Based on the book Lone Survivor: The Eyewitness Account of Operation Red Wing and the Lost Heroes of SEAL Team 10, Lone Survivor is Peter Berg’s (Hancock) adaptation of this real-life account of a covert Navy SEAL operation in Afghanistan gone terribly wrong. On June 27, 2005, four members of Navy SEAL Team 10 were sent into the Afghanistan mountains to capture a Taliban leader on a mission called Operation Reg Wings, only one would survive. Lone Survivor tells that story.
Mark Wahlberg plays the titular “lone survivor” of the title, Marcus Luttrell, whom we first get a glimpse of in the film in terrible condition, being resuscitated by a medical team. It doesn’t look good for Marcus. The film then goes back three days to the Bagram military base in Afghanistan, the SEAL team are enjoying a brief respite before what they know will probably be a harrowing mission. Their commanding officer, Erik Kristensen (Eric Bana) details the operation that, little do they yet know, will result in terrible failure. It’s a complicated one with multiple parts that have to fall into place, but nothing these hardened soldiers aren’t trained to deal with. After being dropped off in the mountainous regions of Afghanistan where the team have to make a trek to the point where they must locate their target and wait it out until making contact with the base, things immediately begin to take a turn for the worst.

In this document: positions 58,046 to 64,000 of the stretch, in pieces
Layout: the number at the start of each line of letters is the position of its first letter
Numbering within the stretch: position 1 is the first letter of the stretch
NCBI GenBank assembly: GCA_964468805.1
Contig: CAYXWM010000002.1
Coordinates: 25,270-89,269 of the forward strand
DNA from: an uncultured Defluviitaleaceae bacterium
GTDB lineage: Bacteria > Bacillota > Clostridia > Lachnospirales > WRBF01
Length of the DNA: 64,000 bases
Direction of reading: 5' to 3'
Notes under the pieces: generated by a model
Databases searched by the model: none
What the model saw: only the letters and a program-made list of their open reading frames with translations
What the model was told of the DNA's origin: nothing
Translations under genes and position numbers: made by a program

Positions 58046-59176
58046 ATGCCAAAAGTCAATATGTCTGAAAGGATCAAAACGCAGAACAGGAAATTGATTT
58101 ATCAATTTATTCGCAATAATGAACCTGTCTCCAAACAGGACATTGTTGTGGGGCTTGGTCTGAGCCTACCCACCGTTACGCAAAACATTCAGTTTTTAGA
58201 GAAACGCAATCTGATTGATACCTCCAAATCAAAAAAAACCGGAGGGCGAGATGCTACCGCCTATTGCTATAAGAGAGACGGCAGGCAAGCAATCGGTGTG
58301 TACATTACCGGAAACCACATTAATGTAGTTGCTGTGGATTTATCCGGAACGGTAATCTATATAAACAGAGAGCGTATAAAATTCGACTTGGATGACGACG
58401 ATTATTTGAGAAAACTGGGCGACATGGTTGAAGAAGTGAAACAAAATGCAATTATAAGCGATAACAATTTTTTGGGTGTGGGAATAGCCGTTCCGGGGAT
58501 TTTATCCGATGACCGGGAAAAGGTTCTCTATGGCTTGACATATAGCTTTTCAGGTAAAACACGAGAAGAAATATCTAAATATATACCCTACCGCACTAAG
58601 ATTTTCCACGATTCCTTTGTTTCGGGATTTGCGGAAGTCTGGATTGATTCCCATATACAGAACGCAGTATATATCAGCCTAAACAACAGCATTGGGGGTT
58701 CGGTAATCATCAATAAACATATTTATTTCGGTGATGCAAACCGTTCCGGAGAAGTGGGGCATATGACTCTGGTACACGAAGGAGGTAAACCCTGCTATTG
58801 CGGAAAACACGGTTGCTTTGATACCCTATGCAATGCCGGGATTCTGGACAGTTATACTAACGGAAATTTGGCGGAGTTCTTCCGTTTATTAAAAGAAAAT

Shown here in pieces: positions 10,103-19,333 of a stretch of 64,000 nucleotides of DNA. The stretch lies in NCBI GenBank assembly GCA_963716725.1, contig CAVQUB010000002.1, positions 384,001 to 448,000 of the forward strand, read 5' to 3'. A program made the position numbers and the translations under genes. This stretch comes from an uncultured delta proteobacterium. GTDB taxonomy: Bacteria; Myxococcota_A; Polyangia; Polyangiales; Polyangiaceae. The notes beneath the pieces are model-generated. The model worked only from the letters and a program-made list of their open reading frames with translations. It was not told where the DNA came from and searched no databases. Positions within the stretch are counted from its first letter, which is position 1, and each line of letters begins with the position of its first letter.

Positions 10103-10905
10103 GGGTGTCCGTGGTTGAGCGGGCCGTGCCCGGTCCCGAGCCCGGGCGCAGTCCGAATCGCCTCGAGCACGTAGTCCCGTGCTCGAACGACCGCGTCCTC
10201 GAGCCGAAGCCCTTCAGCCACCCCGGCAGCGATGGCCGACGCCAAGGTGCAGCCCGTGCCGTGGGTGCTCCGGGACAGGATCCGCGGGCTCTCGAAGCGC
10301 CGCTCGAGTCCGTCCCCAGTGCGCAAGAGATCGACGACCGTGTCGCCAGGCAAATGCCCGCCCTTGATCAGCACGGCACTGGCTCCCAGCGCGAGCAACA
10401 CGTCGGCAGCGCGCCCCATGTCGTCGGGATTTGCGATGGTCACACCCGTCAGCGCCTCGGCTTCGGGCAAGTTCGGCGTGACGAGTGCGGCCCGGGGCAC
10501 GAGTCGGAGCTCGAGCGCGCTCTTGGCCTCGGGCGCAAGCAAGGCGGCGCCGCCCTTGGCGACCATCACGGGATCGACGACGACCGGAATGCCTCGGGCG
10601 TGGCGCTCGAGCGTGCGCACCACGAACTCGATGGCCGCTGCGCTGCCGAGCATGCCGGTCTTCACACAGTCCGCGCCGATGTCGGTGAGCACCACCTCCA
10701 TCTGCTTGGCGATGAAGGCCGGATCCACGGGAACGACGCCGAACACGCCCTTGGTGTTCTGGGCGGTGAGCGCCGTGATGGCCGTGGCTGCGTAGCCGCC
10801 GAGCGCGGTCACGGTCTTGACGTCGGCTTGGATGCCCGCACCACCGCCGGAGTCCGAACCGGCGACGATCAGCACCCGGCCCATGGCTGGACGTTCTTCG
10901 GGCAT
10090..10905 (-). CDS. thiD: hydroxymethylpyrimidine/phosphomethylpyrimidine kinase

The first thing that goes wrong is the team’s communications officer Danny Dietz (Emile Hirsch; The Air I Breathe; Taking Woodstock) can’t get a signal and they keep missing their windows for contact. Then, the big problem arises. A goatherder comes by as the team are hiding out in the trees for the evening until sundown and one of his sons steps on Marcus Lutrell’s foot. Their cover is blown. Now they have a decision to make – should they kill them, tie them up and leave them there to die, or let them go? The rules of engagement don’t allow them to kill the unarmed men, so the commanding officer of the operation, Michael Murphy (Taylor Klitsch) makes the call to let them go. The SEALs then move on to higher ground to try to make contact with their base, but it’s no good, they’re surrounded on a precipice, and an all-out gunfight ensues. It’s a deadly one that leaves them all torn to shreds, and all but Marcus Luttrell alive, but his life in the balance. His survival and escape from the Taliban forces will come from the least likely of places.
Probably not since Black Hawk Down has there been a contemporary war film as intense and gritty as this one. Just like the former, you can engage even more with these characters knowing that – Hollywood embellishments aside – these are real men who put their lives on the line. Berg’s direction is to the point, mostly focused, though he does tend to drift around just a bit, perhaps to give the audience a chance to exhale.
The portrayals of the SEALs is gritty and riveting, allowing Wahlberg to flex his acting muscles a bit – this a role well suited to him no doubt. It is quite possibly his best outing since Boogie Nights, and certainly his best since his also quite strong showing in The Fighter. It wouldn’t have been possible without an excellent round of supporting members, however, even Emile Hirsch turning in a powerhouse performance somewhat out of character.